Doug Napier

In 2010, the Freedom From Religion Foundation and Americans United for Separation of Church and State pressured the Bulverde, Texas City Council to change their policies regarding prayers to open public meetings. Subsequently, the city council changed its policies to more clearly welcome invocations from all faiths.

In the three years since, only Christians have taken up the offer to pray, so AU is pressuring Bulverde again by alleging “the heavy reliance on a prayer tied to one religion [makes the City Council] vulnerable from a constitutional standpoint.”

According to AU senior policy analyst Rob Boston,

"We…believe that the country is becoming more diverse religiously, and that, in light of this, communities should drop official prayers before their meetings. Individuals could still pray privately, of course, or the communities could move to moments of silence. Such moments allow each person to pray or not as guided by conscience."

The answer to diversity is uniformity? Instead of embracing the differences and inviting people to pray in their own faith tradition, AU would have everyone do the same nondescript and meaningless thing: “moments of silence.” By having everyone express themselves—or not—in a homogeneous vacuum of silence, each person can be unique just like everyone else.

Of course, Boston is fine with people who want to pray in secret. Just don’t do it in public. Certainly, don’t pray out loud. If you do pray, make it look like you are just being silent and not expressing any thoughts or ideas or talking to anyone, let alone God.

Note Boston’s emphasis on how people should be allowed “to pray or not as guided by conscience.”

Is this not the very position adopted by the Bulverde City Council when they changed their invocation policy? They very carefully crafted a policy that invited all (translated: diverse) people to pray or not pray at the start of meetings. It’s not the City’s fault that none but Christians have been “guided by conscience” to pray to this point.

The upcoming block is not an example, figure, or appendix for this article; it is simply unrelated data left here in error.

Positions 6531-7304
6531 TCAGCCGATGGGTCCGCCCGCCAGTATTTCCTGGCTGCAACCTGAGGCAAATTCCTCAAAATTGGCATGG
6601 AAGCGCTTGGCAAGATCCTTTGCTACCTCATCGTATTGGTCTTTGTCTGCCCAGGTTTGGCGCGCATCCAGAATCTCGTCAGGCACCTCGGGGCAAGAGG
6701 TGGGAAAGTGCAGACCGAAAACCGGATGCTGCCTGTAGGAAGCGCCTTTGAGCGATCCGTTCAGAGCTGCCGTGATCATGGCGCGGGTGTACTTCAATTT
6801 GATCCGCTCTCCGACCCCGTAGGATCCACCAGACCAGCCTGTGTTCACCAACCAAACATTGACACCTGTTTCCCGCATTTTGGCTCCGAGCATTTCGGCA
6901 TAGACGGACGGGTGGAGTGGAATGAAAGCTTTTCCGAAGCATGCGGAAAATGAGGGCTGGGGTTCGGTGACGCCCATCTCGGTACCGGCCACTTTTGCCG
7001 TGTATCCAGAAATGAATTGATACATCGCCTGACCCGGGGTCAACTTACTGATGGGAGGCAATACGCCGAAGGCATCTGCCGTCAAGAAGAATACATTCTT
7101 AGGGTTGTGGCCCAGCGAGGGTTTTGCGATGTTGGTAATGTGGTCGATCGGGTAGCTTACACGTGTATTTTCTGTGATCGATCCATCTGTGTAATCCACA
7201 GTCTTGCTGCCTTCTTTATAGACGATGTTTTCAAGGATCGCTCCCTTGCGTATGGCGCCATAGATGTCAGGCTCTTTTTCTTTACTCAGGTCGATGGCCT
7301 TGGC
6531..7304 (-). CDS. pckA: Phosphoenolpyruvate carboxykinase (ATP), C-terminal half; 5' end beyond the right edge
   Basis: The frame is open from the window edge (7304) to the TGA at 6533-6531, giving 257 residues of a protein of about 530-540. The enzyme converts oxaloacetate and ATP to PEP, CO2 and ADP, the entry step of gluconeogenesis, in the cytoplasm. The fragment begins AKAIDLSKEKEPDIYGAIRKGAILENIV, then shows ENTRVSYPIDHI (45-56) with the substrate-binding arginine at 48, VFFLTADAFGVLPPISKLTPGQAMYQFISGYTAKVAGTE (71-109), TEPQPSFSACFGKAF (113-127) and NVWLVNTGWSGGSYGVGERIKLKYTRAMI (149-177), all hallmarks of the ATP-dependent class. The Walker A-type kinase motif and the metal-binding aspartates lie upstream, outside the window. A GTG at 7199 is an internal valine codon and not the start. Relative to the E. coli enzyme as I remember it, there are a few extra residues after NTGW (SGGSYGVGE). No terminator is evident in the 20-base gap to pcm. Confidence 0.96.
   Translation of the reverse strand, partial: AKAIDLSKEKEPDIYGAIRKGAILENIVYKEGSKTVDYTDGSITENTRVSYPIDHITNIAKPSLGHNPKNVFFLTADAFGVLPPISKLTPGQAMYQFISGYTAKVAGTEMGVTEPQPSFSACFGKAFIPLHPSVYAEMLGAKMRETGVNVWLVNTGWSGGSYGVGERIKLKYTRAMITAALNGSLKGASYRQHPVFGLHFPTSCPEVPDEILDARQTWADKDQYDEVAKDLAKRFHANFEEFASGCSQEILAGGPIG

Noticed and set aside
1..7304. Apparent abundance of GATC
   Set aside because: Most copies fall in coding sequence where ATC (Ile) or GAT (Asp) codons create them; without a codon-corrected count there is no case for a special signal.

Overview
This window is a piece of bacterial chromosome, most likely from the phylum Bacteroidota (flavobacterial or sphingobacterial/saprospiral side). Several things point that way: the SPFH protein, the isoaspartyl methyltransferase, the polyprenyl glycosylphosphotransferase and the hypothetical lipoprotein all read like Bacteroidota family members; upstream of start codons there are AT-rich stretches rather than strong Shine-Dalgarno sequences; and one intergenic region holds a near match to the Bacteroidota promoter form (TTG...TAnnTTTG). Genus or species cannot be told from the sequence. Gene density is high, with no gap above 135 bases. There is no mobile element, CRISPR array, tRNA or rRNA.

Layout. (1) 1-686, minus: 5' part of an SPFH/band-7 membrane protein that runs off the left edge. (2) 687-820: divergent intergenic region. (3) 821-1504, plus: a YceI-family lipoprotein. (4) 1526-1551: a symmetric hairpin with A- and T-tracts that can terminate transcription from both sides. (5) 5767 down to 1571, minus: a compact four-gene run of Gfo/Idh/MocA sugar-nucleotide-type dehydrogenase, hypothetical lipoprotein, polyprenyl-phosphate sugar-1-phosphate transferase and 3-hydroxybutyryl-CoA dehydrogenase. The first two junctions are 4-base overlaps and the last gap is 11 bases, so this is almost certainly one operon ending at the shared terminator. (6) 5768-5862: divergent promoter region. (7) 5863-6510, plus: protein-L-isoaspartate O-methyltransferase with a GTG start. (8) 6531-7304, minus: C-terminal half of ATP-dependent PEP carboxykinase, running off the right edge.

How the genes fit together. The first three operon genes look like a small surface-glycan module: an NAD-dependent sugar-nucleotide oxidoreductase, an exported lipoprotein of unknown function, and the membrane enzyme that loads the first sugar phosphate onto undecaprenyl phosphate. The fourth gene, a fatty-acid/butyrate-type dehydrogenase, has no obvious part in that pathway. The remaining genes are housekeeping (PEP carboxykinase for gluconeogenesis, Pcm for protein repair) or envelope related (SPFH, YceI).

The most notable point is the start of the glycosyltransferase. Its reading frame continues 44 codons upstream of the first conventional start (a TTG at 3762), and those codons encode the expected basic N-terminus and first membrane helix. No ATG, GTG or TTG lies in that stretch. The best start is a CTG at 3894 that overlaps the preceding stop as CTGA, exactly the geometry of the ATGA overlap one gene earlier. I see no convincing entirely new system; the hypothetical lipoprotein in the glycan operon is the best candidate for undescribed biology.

Do we really think it’s fairness that Boston or AU as a whole want to accomplish?

They’d rather use diversity to push uniformity—a uniformity best modeled by a hollow moment of silence rather than hallowed prayer…or a handshake and a cup of coffee rather than even a moment of silence.

And as AU rattles its saber about filing suit, Boston is out in front trying to intimidate Bulverde officials into retreat by reminding them of instances when AU successfully bullied other local governments into compliance.

But so far, Bulverde Mayor Bill Krawietz isn’t impressed with Boston’s arguments. And he is making it clear that the city council did all it plans to do when it changed its policy in 2010:

"We passed a resolution then, and we are well within our legal rights. We adopted a policy that does not show any favoritism to any religion in the Bulverde area. For those who wish to offer a prayer, we ask not to promote their church. But I go out of my way to include those who don’t wish to pray."

What AU wants isn’t really diversity, but conformity (which is really nothing less than censorship). And that consists of forcing every city council across the country to conform to the anti-religious outlook and practice of AU.


Doug Napier

Douglas Napier is senior legal counsel with the Alliance Defending Freedom.